House Reps Take Stand for Real Net Neutrality

As members of the Federal Communications Commission prepare for a vote on Net Neutrality next week, some of Congress’ most Internet-savvy members say the rule before the agency doesn’t fully safeguard consumers nor clear even the lowest bar for real Net Neutrality protections.

The group, led by Rep. Ed Markey (D-Mass.), sent a letter to all five FCC commissioners saying that the proposal outlined by FCC Chairman Julius Genachowski needs to be strengthened in order to get their full support.

Markey was joined on the letter by Reps. John Lewis (D-Ga.), Raul Grijalva (D-Ariz.), Mike Doyle (D-Penn.), and Anna Eshoo (D-Calif.).

As so many in Congress take their cues from powerful phone and cable companies, it’s refreshing to see several representatives go against the grain to take a principled stand on behalf of Internet users. The representatives are reportedly already taking heat from the phone and cable lobby for not falling into line to bless Genachowski’s flawed compromise.

The letter says the rule must be improved to protect four core principles of Net Neutrality:

1. Nondiscrimination: It must ban "paid prioritization" or Internet payola schemes that give big companies an unfair advantage over smaller competitors, which, according to the letter is “contrary to the Internet’s fundamental nondiscrimination principles.”

2. One Internet: It must protect both wired and wireless broadband access equally, they write. “Exclusion of wireless services from open Internet protections could stifle this growth [in broadband adoption]” and “could impede attainment of national broadband goals."

3. No loopholes: It must make "narrow" exceptions for so-called “managed services,” which if not clearly delineated “could have significantly negative consequences for consumers and commercial enterprises.”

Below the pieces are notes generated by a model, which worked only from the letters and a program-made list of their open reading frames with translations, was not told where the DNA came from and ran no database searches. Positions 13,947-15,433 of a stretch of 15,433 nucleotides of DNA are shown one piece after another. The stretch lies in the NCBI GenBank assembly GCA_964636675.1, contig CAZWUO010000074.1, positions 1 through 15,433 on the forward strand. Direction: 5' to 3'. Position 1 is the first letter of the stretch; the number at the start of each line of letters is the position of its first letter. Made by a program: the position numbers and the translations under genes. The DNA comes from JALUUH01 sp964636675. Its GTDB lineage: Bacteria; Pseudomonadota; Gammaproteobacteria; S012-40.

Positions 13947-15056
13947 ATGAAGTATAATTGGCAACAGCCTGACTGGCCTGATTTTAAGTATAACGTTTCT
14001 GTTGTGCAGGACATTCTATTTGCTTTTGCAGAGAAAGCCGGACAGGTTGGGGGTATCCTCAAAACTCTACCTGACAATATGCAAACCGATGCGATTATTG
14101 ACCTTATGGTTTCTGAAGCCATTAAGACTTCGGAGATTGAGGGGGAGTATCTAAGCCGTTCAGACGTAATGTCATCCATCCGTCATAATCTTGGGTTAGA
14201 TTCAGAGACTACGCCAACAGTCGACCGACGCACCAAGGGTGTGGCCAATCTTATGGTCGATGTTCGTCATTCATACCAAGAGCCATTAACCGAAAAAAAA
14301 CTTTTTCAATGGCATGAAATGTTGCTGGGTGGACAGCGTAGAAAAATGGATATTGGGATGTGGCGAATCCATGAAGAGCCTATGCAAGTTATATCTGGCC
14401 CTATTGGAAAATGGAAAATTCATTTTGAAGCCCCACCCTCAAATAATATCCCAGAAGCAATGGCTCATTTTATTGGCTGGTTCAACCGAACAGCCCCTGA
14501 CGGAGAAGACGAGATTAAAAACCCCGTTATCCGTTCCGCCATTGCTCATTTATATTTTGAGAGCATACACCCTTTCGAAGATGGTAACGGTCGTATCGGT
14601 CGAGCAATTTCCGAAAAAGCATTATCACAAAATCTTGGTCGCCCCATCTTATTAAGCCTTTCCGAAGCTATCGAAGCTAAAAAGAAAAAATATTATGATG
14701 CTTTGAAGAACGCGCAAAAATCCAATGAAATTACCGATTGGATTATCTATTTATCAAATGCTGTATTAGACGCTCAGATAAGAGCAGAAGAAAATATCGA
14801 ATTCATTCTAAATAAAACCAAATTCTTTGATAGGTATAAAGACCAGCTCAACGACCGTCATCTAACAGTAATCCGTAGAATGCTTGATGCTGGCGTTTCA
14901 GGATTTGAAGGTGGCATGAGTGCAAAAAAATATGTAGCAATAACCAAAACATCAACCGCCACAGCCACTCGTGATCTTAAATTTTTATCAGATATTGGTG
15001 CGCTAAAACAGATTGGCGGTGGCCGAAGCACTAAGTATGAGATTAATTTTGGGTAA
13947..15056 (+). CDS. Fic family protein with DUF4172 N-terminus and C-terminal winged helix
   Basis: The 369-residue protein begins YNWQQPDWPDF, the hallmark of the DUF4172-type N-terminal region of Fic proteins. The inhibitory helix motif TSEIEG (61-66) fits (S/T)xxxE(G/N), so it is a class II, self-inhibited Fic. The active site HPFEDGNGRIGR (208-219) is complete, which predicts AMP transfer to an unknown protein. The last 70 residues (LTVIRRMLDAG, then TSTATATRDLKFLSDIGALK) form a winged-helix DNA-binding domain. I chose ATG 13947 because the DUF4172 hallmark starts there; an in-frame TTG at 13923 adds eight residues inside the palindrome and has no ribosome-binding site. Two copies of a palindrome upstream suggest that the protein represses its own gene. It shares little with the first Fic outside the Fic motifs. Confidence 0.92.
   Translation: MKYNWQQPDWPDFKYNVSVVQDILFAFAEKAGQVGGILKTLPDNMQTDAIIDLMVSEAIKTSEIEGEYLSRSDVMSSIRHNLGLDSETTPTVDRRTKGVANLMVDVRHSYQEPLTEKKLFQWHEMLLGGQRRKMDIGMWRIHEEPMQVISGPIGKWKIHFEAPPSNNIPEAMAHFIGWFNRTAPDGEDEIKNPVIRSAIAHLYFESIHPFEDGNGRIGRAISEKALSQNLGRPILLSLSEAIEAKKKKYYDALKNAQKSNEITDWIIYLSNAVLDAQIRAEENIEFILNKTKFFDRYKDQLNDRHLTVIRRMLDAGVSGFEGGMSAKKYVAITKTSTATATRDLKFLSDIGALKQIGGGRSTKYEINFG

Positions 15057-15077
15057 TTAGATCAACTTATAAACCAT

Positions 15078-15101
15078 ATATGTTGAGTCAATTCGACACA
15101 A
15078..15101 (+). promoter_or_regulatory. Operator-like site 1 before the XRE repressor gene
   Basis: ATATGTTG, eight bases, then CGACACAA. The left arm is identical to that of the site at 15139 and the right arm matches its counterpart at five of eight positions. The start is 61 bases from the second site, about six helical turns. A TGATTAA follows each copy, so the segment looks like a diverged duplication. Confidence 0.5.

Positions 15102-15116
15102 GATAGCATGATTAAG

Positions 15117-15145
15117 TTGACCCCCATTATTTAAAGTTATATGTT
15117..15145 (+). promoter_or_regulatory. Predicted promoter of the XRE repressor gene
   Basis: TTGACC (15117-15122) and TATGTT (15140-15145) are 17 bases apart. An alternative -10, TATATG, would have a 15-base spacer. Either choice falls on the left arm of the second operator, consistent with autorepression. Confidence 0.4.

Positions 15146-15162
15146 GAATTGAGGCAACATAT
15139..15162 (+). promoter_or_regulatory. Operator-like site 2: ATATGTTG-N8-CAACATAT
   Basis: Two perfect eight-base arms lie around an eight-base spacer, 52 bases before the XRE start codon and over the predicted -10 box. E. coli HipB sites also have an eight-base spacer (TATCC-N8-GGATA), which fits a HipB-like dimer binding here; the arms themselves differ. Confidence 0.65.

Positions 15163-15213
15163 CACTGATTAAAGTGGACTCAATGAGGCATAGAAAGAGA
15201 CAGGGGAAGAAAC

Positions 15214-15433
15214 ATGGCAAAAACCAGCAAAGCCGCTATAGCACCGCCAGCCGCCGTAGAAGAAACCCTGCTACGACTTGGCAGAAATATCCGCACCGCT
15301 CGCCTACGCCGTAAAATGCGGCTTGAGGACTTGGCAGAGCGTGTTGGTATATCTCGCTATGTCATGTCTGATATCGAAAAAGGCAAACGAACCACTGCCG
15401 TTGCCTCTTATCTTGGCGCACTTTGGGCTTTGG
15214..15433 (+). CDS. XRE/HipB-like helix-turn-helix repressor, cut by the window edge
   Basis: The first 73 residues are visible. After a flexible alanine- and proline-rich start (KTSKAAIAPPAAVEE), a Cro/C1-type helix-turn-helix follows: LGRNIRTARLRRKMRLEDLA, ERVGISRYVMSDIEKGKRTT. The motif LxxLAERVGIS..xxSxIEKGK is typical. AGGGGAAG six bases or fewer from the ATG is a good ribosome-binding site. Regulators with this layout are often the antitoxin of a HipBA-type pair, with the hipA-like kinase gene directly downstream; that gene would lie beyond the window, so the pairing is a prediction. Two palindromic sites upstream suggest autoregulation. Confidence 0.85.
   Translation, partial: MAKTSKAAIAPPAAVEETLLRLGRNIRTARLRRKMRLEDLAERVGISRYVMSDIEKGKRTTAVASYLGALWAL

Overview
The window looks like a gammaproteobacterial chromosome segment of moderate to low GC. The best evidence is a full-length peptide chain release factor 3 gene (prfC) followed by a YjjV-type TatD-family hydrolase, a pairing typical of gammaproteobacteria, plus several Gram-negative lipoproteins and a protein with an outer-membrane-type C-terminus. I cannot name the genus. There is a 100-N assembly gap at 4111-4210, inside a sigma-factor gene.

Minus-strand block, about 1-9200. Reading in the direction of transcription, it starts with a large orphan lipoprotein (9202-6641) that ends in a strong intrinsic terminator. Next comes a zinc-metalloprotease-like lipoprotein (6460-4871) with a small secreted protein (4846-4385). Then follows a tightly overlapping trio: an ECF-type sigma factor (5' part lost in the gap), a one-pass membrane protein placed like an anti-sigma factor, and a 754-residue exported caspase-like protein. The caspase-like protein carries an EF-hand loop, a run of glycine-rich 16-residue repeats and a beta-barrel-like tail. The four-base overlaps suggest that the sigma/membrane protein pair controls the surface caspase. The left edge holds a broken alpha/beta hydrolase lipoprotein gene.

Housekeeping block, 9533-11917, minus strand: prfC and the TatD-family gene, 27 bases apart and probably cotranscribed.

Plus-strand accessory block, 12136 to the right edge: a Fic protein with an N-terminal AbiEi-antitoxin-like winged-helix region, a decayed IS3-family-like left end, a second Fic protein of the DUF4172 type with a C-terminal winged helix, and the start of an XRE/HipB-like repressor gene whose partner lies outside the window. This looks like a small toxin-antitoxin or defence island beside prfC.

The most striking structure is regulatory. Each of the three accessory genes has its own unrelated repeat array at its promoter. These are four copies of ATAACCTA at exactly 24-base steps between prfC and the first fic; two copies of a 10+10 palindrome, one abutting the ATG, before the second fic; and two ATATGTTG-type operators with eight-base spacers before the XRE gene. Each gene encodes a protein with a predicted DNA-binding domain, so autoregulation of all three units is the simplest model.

4. A clear broadband definition: It must not allow Internet service providers to repackage the Internet as some other “specialized service,” over which the FCC has no consumer protection authority. To allow ISPs to do this, according to the letter, would “[divide] the Internet into fast lanes and slow lanes where only the slow lanes would be under FCC regulation.”

That Genachowski’s compromise order lacks these basic protections is strong indication that this chairman, who routinely speaks of his commitment to protect the open Internet, lacks any real conviction to cross swords with broadband carriers.

In their critique of Genachowski’s draft order the House members join Sen. Al Franken (D-Minn.), who wrote the FCC earlier in the week arguing that weak rules would give network operators the green light to abandon Net Neutrality protections and undermine the Internet’s open architecture.

The FCC is slated to vote on Net Neutrality principles at its Dec. 21 meeting next week. Chairman Genachowski is now negotiating with commissioners to gain the three-vote majority he needs to pass the rule.

In the give-and-take among commissioners, the chairman has the ability to fix his rule to reflect a stronger Net Neutrality standard. Hopefully, he’ll see the wisdom of matching his record with his rhetoric.